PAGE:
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Posted - Nov 6 2017 : 12:38PM
It's not about total revenue needed, it's about revenue per person to provide services to the people. I'm using 2012 numbers because I found the state revenues for 2012. I'm adding FL and TX to your list since Wyoming, with it's very low population, is unique.


When you run the numbers state revenue per person comes out:
State Tax Revenue State Popultion Rev per Person
CA 112,372,263,000 38,041,430 $2,954
NY 71,545,745,000 19,570,261 $3,656
WY 2,550,991,000 576,412 $4,426
FL 32,997,012,000 19,317,568 $1,708
TX 48,596,548,000 26,059,203 $1,865
Sorry the chart got all jumbled, it was organized when I wrote the post, but when I previewed it, it looks jumbled, so I am pretty sure it will be when I post. In any event, the state revenue per person is still clear, has the $ sign. So FL and TX provide necessary services for less cost per person. You could argue this a lot of ways, quality of services, types of services etc. Interesting that WY came out so much higher, I can't explain that. But in any event, these are the costs for state provided services. People choose which state they want to live in based on a lot of things, jobs, quality of life, state services provided, etc.
Now you have the federal budget and services. These are provided by the federal government for all of us regardless of the state we live in. In all fairness, why should people in CA, NY, WY get a higher deduction on their federal income taxes than people in FL or TX? By the way, people at lower income levels don't itemize their taxes, so they don't get this deduction at all.

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"In Defense of Rape and Incest" by Steve King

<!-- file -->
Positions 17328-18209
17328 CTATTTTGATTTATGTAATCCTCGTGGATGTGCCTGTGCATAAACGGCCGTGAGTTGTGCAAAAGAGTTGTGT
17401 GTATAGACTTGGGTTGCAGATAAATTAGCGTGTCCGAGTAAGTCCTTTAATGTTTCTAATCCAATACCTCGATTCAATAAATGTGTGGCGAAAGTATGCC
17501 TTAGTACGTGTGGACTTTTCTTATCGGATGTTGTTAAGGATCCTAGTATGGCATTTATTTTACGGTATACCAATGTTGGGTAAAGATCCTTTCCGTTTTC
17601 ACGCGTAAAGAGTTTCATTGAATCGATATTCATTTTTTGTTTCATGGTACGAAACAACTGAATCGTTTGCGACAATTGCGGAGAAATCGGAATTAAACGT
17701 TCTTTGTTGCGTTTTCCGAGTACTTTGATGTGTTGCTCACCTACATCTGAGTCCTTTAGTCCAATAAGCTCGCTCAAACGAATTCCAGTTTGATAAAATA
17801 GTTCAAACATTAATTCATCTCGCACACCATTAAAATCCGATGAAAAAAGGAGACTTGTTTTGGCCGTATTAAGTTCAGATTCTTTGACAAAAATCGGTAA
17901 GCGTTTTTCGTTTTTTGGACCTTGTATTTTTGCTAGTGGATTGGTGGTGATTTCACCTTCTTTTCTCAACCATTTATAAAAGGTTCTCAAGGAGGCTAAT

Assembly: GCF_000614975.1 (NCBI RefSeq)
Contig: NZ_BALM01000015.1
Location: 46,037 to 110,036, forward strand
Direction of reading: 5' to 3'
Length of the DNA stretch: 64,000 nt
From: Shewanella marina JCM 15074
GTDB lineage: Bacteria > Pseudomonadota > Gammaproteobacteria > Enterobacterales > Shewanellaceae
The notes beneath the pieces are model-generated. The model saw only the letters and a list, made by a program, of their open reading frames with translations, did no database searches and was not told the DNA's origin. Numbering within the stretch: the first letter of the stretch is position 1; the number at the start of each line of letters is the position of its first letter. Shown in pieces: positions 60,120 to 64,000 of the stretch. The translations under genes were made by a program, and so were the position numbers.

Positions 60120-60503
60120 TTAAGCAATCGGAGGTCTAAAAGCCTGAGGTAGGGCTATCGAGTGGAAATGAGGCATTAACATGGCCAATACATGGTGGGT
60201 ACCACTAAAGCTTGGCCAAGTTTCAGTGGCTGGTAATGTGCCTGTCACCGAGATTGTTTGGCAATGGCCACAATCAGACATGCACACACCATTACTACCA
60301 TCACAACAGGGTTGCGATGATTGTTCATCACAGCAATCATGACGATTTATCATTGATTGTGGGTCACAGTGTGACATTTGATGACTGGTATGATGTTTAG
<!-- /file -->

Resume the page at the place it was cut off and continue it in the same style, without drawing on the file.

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Posted - Nov 6 2017 : 12:48PM
They get a higher deduction for state income taxes because they pay more money in state income taxes.
The same way that people who pay more in interest get a higher deduction for interest, or people who pay more to charities deduct more for charitable deductions.
 
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Woman of the Decade
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Posted - Nov 6 2017 : 1:11PM
A lot of people at lower income levels don't own homes and in many cases aren't paying taxes because they don't make enough.
 
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Woman of the Decade
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Posted - Nov 6 2017 : 1:19PM
What Pieps said. What deductions are we going to give residents of TX and FL seeing as how they don't have a state income tax?
Also, again, I can't speak for WY which has a population of less people than Brooklyn...but in NY and CA have a ton of people they need to provide services to. high state taxes, high property taxes will follow.

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"In Defense of Rape and Incest" by Steve King
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Posted - Nov 6 2017 : 1:43PM
State taxes are withheld from your paycheck -- it's literally money that you never receive.
I believe that part of the intent of making state taxes deductible is because the money is used by legitimate government for purposes that are determined by a representative government, presumably for the good of the general populace. And part of the reason is presumably that it is money that you never receive; it is never at your disposal. In this instance it is much more the case than for interest, charitable deductions, or dancing lessons for your horse, which are all at your discretion.
 
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Posted - Nov 6 2017 : 5:09PM

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Posted - Nov 6 2017 : 5:28PM
Mortgage interest is deductible on the first $500k of principal, not limited by the first $500k in interest. And this lowered deduction proposed is for new homes. Homes currently owned will still be subject to the much higher deduction cap of interest generated off of the first $1 million in principal.

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"In Defense of Rape and Incest" by Steve King
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Posted - Nov 6 2017 : 5:28PM
The Republican plan is perennially to cut taxes, then to announce a monetary shortage and cut services.
So, this tax cut benefits the rich. Everyone else will see small or no cuts. There will be a deficit. Services will be cut, and every kind of fees will be subject to increase.
The net result -- the rich get richer. Medicare and Medicaid get cut, along with a lot of other things. Everybody has to pay more in fees. And we still have a deficit.
Edited by - Pieps on 11/6/2017 5:30:34 PM

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Posted - Nov 6 2017 : 5:55PM